Getting Medieval on Love

The history of Valentine’s Day


The lyf so short, the craft so long to lerne…

You know the V-Day drill: hearts, flowers, chocolates. Great if you’re in a relationship, but often not so great if you’re not. Many a lonely soul on Valentine’s Day wonders how did all this insanity get started?

You can blame the Middle Ages for a lot of it. Sure, St. Valentine himself was really a third century Roman martyr, clubbed to death and then beheaded (not a propitious start for the celebrations, eh?). The holiday, however, really only got going when Geoffrey Chaucer set his poem The Parliament of Fowls on that day.

The narrator of the poem, who’s fallen asleep reading Scipio’s book on dreaming, dreams that Scipio leads him through Venus’ temple. Acolytes of the goddess gather there and the walls feature the stories of myriad suffering lovers. The dreamer, who claims to be ignorant of the ways of love apart from what he’s read, observes closely the birds who are gathered outside the temple before the noble goddess Nature herself:

For this was on seynt Valentynes day,
Whan every foul cometh ther to chese his [mate]

In keeping with the hierarchies of medieval life, the birds are all arrayed by rank, each with its kind whether sparrow or duck or robin. They have to take turns, starting at the top. At the center of the gathering are three eagles vying for the hand of the most lovely female eagle who perches on Nature’s own hand. Each of the three tries to prove he is the most worthy suitor. They speak as if they were courtly lovers, another medieval tradition.

“Courtly Love” is where we get a lot of the exaggerated traditions of this holiday like gift giving and extravagant gestures to prove one’s ardour. A satirical work by Andreas Capellanus in the twelfth century The Art of Courtly Love nonetheless proved popular in romances (originally a word that meant “adventures”). The book offers the following rules for lovers, some of which highlight the exaggerated nature of this trend for courtly wooing among the wealthy and mostly idle rich who had time for these elaborate artifices:

1. Marriage is no real excuse for not loving.
2. He who is not jealous cannot love.
3. No one can be bound by a double love.
4. It is well known that love is always increasing or decreasing.
5. That which a lover takes against his will of his beloved has no relish.
6. Boys do not love until they arrive at the age of maturity.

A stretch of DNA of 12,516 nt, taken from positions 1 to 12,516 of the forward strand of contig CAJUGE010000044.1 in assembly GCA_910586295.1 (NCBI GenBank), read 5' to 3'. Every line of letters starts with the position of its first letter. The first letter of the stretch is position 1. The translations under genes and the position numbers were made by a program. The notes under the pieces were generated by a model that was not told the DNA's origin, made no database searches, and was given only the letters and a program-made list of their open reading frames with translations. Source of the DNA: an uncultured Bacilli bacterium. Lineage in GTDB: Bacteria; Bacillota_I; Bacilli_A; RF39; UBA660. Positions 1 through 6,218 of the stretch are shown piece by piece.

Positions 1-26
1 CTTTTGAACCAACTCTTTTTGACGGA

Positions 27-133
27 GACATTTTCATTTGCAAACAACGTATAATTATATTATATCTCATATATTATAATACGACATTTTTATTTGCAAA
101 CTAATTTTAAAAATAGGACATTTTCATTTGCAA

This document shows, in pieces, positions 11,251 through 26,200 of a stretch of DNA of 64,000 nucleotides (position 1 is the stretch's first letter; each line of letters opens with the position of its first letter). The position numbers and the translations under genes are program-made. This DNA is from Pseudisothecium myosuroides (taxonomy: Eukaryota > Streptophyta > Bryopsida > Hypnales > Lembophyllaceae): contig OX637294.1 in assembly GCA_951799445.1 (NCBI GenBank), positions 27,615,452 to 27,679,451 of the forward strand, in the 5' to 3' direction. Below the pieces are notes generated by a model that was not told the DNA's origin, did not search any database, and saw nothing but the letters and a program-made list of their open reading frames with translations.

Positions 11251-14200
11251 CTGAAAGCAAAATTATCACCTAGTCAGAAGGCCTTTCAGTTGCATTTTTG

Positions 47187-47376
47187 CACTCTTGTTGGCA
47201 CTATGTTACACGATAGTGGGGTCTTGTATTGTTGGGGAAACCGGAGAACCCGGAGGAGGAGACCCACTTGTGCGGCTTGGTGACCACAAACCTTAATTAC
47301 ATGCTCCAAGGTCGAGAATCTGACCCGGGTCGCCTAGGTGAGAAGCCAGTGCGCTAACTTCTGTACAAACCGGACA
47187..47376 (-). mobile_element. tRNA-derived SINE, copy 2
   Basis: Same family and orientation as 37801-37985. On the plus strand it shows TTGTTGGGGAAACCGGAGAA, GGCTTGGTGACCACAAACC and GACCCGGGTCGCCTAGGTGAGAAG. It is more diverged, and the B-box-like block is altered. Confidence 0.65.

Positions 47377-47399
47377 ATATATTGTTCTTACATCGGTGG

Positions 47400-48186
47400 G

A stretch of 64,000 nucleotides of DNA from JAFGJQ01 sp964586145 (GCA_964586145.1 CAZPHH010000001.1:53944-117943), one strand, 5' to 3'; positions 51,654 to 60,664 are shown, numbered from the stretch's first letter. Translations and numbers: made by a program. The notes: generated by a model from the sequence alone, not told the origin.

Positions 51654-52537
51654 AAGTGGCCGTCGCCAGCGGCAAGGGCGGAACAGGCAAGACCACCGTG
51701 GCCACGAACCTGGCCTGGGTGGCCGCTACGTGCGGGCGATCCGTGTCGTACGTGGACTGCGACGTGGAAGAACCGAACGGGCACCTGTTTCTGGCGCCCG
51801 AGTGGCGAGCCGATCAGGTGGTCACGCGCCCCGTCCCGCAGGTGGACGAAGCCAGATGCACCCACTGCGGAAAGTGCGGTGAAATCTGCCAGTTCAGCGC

7. When one lover dies, a widowhood of two years is required of the survivor.
8. No one should be deprived of love without the very best of reasons.
9. No one can love unless he is impelled by the persuasion of love.
10. Love is always a stranger in the home of avarice.
11. It is not proper to love any woman whom one should be ashamed to seek to marry.
12. A true lover does not desire to embrace in love anyone except his beloved.
13. When made public love rarely endures.
14. The easy attainment of love makes it of little value; difficulty of attainment makes it prized.
15. Every lover regularly turns pale in the presence of his beloved.
16. When a lover suddenly catches sight of his beloved his heart palpitates.
17. A new love puts to flight an old one.
18. Good character alone makes any man worthy of love.
19. If love diminishes, it quickly fails and rarely revives.
20. A man in love is always apprehensive.
21. Real jealousy always increases the feeling of love.
22. Jealousy, and therefore love, are increased when one suspects his beloved.
23. He whom the thought of love vexes, eats and sleeps very little.
24. Every act of a lover ends with in the thought of his beloved.
25. A true lover considers nothing good except what he thinks will please his beloved.
26. Love can deny nothing to love.
27. A lover can never have enough of the solaces of his beloved.
28. A slight presumption causes a lover to suspect his beloved.
29. A man who is vexed by too much passion usually does not love.
30. A true lover is constantly and without intermission possessed by the thought of his beloved.
31. Nothing forbids one woman being loved by two men or one man by two women.

How many would you agree to? How many seem neurotic? How many remain staples of romantic writing? I always ask my students these questions and I’m surprised how many of the “romantic” notions they still cling to yet. It reminds me I really need to write that book on how medieval our notions of love remain.

Oh, and what happened with the three eagles? They all take so long trying to prove their worth that the other birds get impatient. When Nature asks the flocks to choose the best of the trio, even they can’t agree. Finally, she asks the female eagle to make her choice, but the blushing maiden asks for another year to make up her mind. Nature agrees and the rest of the birds choose their mates in a noisy confusion. The dreamer wakes up, determined to read more about love.

Sometimes that’s easier than braving the wild waters of the real thing!

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